Shrove Tuesday Carnaval in Binche, Belgium

Carnaval in Binche, Belgium is a really different experience. I’ve wanted to go since seeing pictures of these guys—the Gilles. Imagine 1000 of them in those creepy masks…

The masks are wax and, according to the tourist office web site, worn on Shrove Tuesday at 8:30 a.m. Eight-thirty, a two-hour drive away, after a long weekend in Hamburg wasn’t happening so we went for the afternoon parade. I had hoped for the scary masks, but they are only worn in the morning. Big ostrich feather hats are in the afternoon. Still, no less cool. Look at this thing!
One of the Gilles in an ostrich feather hat at the Shrove Tuesday Carnaval parade in Binche, Belgium

One of the Gilles in an ostrich feather hat at the Shrove Tuesday Carnaval parade in Binche, Belgium

The history of carnaval in Binche is little unclear. It’s roots date to the 14th century, and it has been recognized by UNESCO as a “Masterpiece of the Oral and Intangible Heritage of Humanity.” The festivities run Sunday to Tuesday, culminating with a parade and party thru the night.

We arrived in Binche roughly as the parade was starting. There’s no real advantage to getting there early, as the groups are all dressed the same, and the procession lasts close to 3 hours. Except maybe for parking. People park crazy and everywhere, but we found plenty of space in a dirt lot by a roundabout on the outskirts.

Gilles of all ages march in the parade. I just love this little guy (and in case you missed it, this mustache guy):
A little Gilles + getting help into a hat at Carnaval in Binche, Belgium

A little Gilles + getting help into a hat at Carnaval in Binche, Belgium

Carnaval in Binche, Belgium

These hats are quite expensive and appear quite heavy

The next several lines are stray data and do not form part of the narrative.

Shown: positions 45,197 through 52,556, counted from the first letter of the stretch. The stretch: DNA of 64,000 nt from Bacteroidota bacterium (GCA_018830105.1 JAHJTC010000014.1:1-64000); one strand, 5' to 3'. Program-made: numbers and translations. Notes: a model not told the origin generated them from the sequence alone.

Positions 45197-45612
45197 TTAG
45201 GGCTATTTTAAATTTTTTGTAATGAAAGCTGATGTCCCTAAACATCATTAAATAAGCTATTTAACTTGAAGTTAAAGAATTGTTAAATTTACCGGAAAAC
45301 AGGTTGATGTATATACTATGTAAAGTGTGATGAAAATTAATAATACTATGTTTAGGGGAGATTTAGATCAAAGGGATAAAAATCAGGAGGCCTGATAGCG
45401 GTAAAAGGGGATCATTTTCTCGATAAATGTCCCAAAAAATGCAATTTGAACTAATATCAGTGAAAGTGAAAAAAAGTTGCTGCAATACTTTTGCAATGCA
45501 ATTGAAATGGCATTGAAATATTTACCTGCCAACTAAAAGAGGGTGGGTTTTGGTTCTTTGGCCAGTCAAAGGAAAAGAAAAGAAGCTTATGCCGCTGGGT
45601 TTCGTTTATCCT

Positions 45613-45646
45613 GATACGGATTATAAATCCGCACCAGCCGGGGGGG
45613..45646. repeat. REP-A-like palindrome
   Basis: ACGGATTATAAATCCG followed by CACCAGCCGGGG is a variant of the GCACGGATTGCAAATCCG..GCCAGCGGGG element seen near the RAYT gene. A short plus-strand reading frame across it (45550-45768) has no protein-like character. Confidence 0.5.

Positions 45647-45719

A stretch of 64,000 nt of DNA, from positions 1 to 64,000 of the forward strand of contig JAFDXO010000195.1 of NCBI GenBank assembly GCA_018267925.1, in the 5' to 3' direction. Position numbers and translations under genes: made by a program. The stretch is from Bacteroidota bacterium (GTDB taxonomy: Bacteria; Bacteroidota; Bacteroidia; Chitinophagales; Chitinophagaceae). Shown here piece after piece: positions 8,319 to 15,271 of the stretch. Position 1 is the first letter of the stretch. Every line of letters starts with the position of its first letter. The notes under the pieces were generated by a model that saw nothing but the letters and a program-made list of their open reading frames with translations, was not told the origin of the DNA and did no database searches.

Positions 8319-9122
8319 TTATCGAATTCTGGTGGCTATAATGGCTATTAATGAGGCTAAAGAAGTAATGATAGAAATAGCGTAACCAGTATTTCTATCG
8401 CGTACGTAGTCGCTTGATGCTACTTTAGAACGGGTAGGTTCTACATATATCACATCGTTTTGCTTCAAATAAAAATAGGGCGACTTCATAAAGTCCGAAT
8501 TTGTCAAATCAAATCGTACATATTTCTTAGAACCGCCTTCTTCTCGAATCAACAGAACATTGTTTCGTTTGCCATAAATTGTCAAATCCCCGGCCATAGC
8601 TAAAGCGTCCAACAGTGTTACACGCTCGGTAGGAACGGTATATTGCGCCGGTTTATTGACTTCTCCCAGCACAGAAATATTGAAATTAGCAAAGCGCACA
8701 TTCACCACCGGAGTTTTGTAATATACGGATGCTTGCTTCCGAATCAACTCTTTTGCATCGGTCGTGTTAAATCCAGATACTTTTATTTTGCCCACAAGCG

The Gilles dance to drums and brass bands, then throw blood oranges to (or at) the crowd. It’s difficult to tell. The oranges fly fast and hard. (Don’t stand outside a bar; drunk people seem to be a popular target.) You really have to pay attention or keep your head down or, better yet, stand at the front with kids where they hand them to you.

We came home with a couple dozen blood oranges. The oranges are considered good luck. People who needed the most luck had nets.
Catching oranges with a net -- Carnaval in Binche, Belgium

People who needed the most luck brought nets to catch the “good luck” oranges

At one point Jacob said, “Can we go home? It’s raining.” Nope, orange juice. We stopped in a restaurant and when someone opened the door an orange flew in, hit a table and hit a table and hit me on the back. Easy to see why they put chicken wire over all the windows. Note the screened in balcony in the last pic below.

I’m a bit disappointed that we won’t be able to go back. If we were moving to Belgium, we’d be very close to Binche, and I’d be there next year at 8:30 a.m. for the scary Gilles masks. Stupid Nato restructuring.

Carnaval in Binche, Belgium5

Carnaval in Binche, Belgium

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